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Preikestolen, Norway

Preikestolen or Prekestolen, also known by the English translations of Preacher's Pulpit or Pulpit Rock, and by the old local name Hyvlatonnå (“the carpenter-plane’s blade”), is a massive cliff 604 metres (1982 feet) above Lysefjorden, opposite the Kjerag plateau, in Forsand, Ryfylke, Norway. The top of the cliff is approximately 25 by 25 metres (82 by 82 feet), almost flat, and is a famous tourist attraction in Norway.
The tourism at the site has been increasing, around 2012, the plateau was each year visited by between 150,000 and 200,000 people[1] who took the 3.8 km (2.4 mi.) hike to Preikestolen, making it one of the most visited natural tourist attractions in Norway. In fact, there was so many tourists during the summer season of 2012, that a project to improve the path up to the cliff is currently under full way.


In 2006 alone, 90,000 people visited Preikestolen during the four summer months. Nevertheless, to this day no safety railing has been constructed on the edge of the cliff so as not to harm the natural beauty of the cliff. Despite the insecure gorge, there have been no accidents at the site, but there have been suicides and suicide attempts. In February 2000, an Austrian woman and a Norwegian man committed a joint suicide by jumping together off the cliff after meeting on the internet and forming a suicide pact.[4] In October 2004, a young German couple were on their way to the cliff to commit suicide but were stopped in time by the Norwegian authorities[5]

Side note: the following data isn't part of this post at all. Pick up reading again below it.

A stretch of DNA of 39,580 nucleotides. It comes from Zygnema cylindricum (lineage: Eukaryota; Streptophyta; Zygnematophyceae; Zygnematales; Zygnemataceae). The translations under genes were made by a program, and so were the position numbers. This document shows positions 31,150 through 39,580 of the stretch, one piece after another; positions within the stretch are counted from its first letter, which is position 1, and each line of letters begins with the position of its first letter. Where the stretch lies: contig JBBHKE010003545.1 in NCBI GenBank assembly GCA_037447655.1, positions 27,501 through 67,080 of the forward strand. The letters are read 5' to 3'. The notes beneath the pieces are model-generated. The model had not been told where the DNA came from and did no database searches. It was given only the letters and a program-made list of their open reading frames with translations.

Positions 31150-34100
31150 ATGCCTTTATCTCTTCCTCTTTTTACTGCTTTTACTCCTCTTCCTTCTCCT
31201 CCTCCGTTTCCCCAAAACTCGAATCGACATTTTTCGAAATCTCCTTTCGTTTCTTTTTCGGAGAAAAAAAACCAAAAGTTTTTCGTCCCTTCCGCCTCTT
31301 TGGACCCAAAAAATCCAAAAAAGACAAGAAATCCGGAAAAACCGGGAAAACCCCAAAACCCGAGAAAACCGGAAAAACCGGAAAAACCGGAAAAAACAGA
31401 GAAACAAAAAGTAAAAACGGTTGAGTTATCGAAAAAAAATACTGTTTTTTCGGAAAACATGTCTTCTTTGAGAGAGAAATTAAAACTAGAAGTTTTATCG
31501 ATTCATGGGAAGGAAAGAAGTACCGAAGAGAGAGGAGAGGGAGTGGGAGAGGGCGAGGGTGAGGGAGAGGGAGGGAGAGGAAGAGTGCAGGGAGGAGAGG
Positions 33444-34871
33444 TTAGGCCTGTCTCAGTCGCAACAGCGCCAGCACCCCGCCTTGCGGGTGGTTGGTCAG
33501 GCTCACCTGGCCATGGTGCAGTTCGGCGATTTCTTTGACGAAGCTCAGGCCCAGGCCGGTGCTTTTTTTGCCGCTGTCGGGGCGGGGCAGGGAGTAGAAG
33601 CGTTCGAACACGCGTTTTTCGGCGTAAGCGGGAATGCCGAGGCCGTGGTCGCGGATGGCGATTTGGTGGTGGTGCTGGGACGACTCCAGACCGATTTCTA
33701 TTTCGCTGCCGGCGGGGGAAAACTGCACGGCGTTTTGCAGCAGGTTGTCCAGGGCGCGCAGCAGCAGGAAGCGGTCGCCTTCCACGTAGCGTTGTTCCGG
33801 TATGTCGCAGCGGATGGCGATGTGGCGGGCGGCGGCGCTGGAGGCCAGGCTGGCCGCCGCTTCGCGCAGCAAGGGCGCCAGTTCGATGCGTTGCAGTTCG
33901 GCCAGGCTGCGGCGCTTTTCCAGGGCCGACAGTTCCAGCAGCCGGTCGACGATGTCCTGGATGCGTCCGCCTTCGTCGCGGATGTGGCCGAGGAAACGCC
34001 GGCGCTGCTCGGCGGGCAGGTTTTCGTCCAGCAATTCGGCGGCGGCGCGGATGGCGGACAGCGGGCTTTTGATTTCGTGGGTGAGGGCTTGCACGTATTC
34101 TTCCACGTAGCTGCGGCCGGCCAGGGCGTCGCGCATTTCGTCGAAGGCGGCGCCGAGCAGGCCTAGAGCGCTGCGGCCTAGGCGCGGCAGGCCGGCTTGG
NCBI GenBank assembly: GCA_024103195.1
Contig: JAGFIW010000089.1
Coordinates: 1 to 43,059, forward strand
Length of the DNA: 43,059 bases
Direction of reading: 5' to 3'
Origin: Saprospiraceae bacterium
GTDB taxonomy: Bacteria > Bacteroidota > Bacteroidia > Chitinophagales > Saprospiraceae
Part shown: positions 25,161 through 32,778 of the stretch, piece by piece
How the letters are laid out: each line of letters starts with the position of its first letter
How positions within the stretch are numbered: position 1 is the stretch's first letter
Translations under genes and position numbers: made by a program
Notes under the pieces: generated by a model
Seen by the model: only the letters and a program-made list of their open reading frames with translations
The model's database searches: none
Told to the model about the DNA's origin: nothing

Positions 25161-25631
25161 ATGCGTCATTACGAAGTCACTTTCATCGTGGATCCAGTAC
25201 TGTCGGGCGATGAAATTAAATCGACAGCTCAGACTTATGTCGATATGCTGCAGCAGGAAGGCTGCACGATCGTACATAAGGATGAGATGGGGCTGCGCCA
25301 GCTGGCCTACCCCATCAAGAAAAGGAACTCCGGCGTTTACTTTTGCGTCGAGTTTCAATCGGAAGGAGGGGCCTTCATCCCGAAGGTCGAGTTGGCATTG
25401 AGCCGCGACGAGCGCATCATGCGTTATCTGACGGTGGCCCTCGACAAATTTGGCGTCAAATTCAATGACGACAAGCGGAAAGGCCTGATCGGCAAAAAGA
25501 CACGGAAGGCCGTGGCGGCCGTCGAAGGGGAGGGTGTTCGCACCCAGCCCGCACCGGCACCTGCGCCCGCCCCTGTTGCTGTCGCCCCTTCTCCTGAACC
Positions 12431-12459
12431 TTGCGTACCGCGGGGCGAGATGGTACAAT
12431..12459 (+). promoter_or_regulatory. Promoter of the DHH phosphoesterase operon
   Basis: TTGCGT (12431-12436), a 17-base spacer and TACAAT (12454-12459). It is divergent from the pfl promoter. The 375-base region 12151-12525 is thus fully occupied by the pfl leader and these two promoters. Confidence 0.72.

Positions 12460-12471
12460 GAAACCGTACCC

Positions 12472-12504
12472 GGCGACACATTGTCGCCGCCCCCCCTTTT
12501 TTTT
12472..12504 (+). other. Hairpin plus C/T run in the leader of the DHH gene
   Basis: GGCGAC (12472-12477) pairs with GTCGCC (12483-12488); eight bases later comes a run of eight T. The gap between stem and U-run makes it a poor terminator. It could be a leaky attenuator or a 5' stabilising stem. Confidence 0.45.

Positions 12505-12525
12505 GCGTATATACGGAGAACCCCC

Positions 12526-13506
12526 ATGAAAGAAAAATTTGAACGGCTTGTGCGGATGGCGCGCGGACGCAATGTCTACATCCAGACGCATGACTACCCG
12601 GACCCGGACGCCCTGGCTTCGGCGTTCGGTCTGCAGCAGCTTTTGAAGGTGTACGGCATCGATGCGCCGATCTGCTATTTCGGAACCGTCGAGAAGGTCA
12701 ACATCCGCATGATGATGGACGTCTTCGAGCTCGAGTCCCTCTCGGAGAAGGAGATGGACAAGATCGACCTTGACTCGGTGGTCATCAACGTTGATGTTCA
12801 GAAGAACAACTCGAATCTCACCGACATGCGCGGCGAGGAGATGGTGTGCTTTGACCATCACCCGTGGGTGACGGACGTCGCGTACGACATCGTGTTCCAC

The cliff was formed during the ice age, approximately 10,000 years ago, when the edges of the glacier reached the cliff. The water from the glacier froze in the crevices of the mountain and eventually broke off large, angular blocks, which were later carried away with the glacier. This is the cause of the angular shape of the plateau. Along the plateau itself there continues to be a deep crack. The cracks show that the plateau will at some point fall down, but all the geological investigations have revealed that this event will not happen in the foreseeable future, and the geologists have thus confirmed the safety of the plateau.[1]


Along the fjord there is a mild and humid coastal climate.[6]

Surrounding landscape 

The cliff overlooks the densely and colorful green valleys of the Ryfylke region. The mountains surrounding the cliff reach heights of up to 843 meters. Some of the hilltops have plains which are interspersed with lakes.
The nearby mountain Kjerag (which reaches the height of 1,110 meters, near the bottom of the Lysefjord) is also a very popular hiking destination, and some actually rather go there due to the increasing popularity Preikestolen has gained, which has led to it becoming more crowded in comparison to Kjerag.
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